Swedish officials admit acting too slowly in early stages of pandemic
A top Swedish official is saying lessons should be learned from tackling the coronavirus pandemic and Sweden could maybe have acted “a little faster.”
In a radio interview, Dan Eliasson, head of Sweden’s Civil Contingencies Agency told Swedish radio Monday that “when major crises occur, you will always look at it afterwards. So comes the question, did we react fast enough?”
His comments come after Health Minister Lena Hallengren last month told Swedish television that “we failed to protect our elderly. That’s really serious and a failure for society as a whole. We have to learn from this.”
Sweden famously opted not to adopt a strict lockdown like its Nordic neighbours and has suffered a higher death rate in the initial weeks of the pandemic.
Swedish media in recent weeks have reported cases where retirement homes have seen a large death toll with staff continuing to work despite a lack of protective gear or despite exhibiting symptoms and potentially infecting residents.
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Some retirement homes also have been seen shortage of staff because employees either have refused to work and have been encouraged to stay home even with mild symptoms.
Sweden’s soft approach has caught international attention. Large gatherings were banned but restaurants and schools for younger children have stayed open. The government has urged social distancing, and Swedes have largely complied.
The country has reported more than 3,175 fatalities and 90 per cent of those who had died as of April 28 were above the age of 70, according to official figures. Half were nursing home residents, and another quarter were receiving care at home.
‘STAFF SPREAD THE VIRUS’
Bjorn Branngard, whose mother died in a Stockholm nursing home, told AFP staff didn’t take time to take care of her and she died of neglect as staff spread the virus around the home.
Unlike many European countries, Sweden has kept its primary schools open as well as bars and restaurants, while urging people to respect social distancing and hygiene recommendations.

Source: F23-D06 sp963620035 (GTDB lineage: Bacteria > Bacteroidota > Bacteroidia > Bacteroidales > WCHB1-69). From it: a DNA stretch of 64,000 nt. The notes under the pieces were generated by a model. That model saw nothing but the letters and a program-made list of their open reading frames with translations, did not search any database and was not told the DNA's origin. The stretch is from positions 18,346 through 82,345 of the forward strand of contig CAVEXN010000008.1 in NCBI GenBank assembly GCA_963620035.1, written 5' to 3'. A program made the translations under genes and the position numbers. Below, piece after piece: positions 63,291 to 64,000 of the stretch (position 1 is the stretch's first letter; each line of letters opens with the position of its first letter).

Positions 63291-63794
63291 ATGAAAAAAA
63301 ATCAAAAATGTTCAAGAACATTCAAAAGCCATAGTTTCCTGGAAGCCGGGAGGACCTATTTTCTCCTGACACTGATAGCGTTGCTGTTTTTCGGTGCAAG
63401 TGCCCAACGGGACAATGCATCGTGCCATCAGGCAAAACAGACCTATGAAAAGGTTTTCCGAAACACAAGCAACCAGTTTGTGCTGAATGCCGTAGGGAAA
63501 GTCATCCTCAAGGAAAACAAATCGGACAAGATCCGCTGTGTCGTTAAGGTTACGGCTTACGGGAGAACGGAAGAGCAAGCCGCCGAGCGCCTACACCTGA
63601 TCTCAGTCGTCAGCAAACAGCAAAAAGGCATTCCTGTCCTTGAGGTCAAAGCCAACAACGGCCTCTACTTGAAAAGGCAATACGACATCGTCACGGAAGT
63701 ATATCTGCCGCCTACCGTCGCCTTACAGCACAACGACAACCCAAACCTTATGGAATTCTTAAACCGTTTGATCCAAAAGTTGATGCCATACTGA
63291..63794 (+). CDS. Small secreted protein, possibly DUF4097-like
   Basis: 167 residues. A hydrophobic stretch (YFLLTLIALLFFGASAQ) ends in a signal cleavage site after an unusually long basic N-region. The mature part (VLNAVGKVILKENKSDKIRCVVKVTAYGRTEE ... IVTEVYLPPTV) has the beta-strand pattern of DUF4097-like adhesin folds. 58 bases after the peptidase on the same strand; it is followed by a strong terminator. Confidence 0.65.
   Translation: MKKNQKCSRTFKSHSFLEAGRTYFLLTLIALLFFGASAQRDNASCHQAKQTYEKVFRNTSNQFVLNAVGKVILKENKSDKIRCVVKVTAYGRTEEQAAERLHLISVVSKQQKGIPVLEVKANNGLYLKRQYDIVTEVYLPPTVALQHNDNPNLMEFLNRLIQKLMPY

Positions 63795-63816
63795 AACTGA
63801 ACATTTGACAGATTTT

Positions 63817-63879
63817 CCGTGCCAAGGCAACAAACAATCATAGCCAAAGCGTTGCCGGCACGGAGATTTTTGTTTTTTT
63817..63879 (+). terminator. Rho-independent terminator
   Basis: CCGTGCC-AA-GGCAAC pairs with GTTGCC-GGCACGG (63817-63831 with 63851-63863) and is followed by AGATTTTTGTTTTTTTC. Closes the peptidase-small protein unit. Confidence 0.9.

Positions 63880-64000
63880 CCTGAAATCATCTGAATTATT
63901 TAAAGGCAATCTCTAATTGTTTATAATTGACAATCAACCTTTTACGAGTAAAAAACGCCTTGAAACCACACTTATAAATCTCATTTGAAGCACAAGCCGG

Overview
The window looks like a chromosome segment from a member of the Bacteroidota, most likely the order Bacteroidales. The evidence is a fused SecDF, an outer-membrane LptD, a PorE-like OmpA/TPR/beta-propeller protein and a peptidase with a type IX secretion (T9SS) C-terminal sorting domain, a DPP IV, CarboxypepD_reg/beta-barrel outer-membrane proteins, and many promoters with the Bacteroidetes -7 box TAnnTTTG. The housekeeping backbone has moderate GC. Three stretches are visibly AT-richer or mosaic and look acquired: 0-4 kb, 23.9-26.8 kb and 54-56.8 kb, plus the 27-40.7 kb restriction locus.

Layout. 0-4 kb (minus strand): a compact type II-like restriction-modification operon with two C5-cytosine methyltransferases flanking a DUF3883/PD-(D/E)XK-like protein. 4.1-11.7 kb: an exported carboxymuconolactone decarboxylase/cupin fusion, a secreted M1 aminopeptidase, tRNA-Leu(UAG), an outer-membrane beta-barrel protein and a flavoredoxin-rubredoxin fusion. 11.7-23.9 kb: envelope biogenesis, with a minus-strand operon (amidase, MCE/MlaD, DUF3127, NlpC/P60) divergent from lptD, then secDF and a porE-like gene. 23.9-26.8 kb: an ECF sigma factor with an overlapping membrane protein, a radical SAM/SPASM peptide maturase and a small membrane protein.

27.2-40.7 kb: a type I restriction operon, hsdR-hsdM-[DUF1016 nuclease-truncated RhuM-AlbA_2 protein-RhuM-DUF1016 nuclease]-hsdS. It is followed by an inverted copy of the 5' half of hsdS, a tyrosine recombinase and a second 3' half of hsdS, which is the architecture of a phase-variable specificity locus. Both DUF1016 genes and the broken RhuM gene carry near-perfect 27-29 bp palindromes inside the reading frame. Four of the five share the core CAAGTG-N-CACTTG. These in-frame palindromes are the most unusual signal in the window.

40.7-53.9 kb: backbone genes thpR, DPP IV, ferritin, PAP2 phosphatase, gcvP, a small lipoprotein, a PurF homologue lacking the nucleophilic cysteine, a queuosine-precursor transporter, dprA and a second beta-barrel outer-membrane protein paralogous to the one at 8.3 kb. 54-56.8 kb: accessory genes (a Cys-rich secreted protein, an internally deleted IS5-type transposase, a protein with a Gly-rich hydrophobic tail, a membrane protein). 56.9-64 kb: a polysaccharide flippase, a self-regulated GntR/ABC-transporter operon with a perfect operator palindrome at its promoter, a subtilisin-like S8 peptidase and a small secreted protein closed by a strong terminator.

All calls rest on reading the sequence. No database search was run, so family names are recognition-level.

It did, however, ban visits to care homes on March 31.
Sweden’s Nordic neighbours also introduced bans around the same time, but have recorded far fewer care home deaths.
But unlike in those countries, Swedish nursing homes are often large complexes with hundreds of residents.
They are only available to those in very poor health and unable to care for themselves, and residents are therefore “a very vulnerable group”, according to Henrik Lysell of the Board of Health and Welfare.
Bjorn Branngard told AFP the personnel at his mother’s home did not have proper protective gear.
“There was no protection. The personnel were going between different sections and spreading the virus.” In greater Stockholm, the epicentre of Sweden’s virus spread, 55 per cent of nursing homes have so far confirmed COVID-19 cases, according to Region Stockholm health authorities.
POOR WORKING CONDITIONS
Kommunal, Sweden’s largest union for municipal employees which includes many care workers, has meanwhile blamed precarious working conditions for the unfolding tragedy.
It said that in March, 40 per cent of staff at Stockholm nursing homes were unskilled workers employed on short-term contracts, with hourly wages and no job security, while 23 per cent were temps.
In other words: people who often can’t afford not to go to work even if they’re sick.
“There are a lot of different people who work at several nursing homes, and that also leads to a greater spread,” the head of Kommunal’s nursing home division, Ulf Bjerregaard, said.
At the end of April, Kommunal filed a complaint to the Swedish Work Environment Authority, claiming that 27 of the 96 residents at the home where Branngard’s mother lived had so far died of the virus, and yet staff were not being provided protective gear or offered testing.
The authority is studying the complaint, and prosecutors have opened a preliminary investigation.
Abdullah, a pseudonym for a 21-year-old refugee who didn’t want to disclose his real name, has worked as an assistant in a care home outside Stockholm for two years.
He told AFP about a resident treated in hospital for a broken leg. “She tested negative for the virus when she was with us. When she returned from the hospital three days later, she was positive,” he said.
“We had protective aprons but no masks when we were working with her,” he said, adding that he has since refused to go to work.
The Public Health Agency meanwhile said efforts to improve basic hygiene routines in the homes were paying off.
“Stockholm has actually had a clear decrease in cases (in nursing homes), that feels positive,” state epidemiologist Anders Tegnell told reporters on Thursday.